Did you know?
Traditionally, African societies preserved their history and sense of identity through oral story-telling traditions.
Performance poetry in South Africa evolved from a long tradition of oral story-telling.
Traditionally in South Africa, the performance poet is called imbongi or praise singer and South African performance poets were tied to the chief's kraal, performing at his pleasure. Today, you will find traditional praise singers preserving and performing traditional praise poems in cultural villages around the country. Zolani Mkiva is one well-known contemporary South African performance poet, performing in the traditional role of praise singer at Nelson Mandela’s inauguration in 1994.
The tradition has continued to evolve however. Today, you will find performance poets on stages at festivals and theatres where performance poetry in South Africa can take many forms. Often, it involves reciting poetry that exhibits traditional influences, as well as the influences of jazz, dub, hip hop and reggae, and explores themes relating to our social, cultural and political identities.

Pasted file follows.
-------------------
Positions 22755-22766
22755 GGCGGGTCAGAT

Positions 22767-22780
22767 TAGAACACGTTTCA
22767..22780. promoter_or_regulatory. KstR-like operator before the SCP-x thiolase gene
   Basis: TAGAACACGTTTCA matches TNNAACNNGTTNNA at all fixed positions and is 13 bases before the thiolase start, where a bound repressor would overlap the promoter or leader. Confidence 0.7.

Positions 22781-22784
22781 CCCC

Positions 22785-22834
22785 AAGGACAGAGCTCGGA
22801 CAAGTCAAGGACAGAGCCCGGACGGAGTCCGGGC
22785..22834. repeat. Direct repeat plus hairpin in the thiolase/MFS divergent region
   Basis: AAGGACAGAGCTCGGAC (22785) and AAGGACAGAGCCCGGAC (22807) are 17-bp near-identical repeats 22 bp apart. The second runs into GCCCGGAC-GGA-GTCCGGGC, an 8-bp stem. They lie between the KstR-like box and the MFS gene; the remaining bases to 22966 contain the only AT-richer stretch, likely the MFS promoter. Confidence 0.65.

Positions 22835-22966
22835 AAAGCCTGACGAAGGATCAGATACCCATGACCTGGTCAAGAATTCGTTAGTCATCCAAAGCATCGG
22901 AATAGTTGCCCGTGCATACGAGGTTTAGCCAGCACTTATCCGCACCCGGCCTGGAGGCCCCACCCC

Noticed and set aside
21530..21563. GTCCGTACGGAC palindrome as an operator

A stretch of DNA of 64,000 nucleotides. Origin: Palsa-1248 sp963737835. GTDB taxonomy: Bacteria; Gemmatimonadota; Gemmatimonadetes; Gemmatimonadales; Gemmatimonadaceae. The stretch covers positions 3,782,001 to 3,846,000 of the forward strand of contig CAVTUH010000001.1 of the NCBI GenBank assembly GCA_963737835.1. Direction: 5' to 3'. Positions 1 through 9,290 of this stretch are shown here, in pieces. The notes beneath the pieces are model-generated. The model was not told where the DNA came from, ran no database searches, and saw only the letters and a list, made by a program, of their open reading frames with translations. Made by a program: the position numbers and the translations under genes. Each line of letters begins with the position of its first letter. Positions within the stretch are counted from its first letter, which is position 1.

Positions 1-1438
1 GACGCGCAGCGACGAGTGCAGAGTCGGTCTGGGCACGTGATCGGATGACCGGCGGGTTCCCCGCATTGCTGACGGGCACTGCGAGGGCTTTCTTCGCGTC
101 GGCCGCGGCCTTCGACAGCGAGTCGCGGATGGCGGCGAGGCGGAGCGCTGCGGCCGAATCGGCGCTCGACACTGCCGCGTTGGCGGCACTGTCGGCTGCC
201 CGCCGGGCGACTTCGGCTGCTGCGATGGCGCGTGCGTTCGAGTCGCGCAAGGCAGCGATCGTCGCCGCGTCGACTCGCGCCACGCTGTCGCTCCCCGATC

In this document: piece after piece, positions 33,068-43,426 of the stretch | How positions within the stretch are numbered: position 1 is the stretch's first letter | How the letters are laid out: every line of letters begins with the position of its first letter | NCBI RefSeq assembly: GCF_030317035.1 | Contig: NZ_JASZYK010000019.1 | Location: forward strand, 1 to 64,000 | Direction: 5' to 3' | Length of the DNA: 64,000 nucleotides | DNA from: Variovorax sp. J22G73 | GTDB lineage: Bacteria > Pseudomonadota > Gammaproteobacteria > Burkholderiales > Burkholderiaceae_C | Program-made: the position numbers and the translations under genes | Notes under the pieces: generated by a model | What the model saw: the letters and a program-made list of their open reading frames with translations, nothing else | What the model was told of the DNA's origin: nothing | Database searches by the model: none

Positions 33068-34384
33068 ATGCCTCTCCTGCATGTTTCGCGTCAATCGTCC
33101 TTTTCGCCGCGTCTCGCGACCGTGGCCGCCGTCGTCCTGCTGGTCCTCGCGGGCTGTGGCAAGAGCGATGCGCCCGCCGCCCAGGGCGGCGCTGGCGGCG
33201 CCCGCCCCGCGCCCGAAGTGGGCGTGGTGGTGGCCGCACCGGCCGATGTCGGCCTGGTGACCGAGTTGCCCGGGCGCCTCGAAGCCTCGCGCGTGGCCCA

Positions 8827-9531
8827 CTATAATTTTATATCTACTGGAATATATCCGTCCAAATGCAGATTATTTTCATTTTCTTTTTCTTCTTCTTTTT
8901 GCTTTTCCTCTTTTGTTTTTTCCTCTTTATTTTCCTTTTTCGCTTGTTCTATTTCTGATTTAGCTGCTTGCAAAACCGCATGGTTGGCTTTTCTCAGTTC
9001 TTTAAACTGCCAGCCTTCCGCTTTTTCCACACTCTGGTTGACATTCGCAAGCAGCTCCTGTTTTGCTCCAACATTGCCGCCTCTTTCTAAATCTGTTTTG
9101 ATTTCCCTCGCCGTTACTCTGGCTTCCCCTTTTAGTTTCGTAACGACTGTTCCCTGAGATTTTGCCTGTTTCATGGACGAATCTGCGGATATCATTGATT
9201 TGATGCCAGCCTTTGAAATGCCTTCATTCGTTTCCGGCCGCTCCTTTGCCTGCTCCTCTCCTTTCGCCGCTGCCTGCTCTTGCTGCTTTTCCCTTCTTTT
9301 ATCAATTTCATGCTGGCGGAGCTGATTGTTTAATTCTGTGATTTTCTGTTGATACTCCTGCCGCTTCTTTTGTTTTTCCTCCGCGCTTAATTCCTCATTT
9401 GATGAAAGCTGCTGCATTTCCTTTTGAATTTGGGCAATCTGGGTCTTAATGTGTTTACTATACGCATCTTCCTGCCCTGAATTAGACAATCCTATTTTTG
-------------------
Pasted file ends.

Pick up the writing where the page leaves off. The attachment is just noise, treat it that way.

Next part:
Some well-known South African performance poets who have re-interpreted the genre are Natalia Molebatsi, Ntsiki Mazwai, Bianca Williams and slam poet and graffiti writer Creamy Ewok Baggends. Phillipa Yoa de Villiers, Pikita Ntuli and Matodzi "Gift" Ramashia are also well-known performance poets.
There are also groups of performance and spoken word artists, like the Khoi Khonnexion collective, comprising Jethro Louw, Glen Arendese and Garth Erasmus, who use indigenous Khoisan musical bows and arrows as trance musical instruments in harmony with guitars, reggae-dub rhythms and backing chants as part of their poetic delivery.
Collectively, South Africa’s performance poets are inspired by, and contemplate, the common humanity that binds us all together. They also open our eyes to the richness of our cultural legacy, allowing us to see commonalities and differences between us, giving voice to the nation through their creativity.
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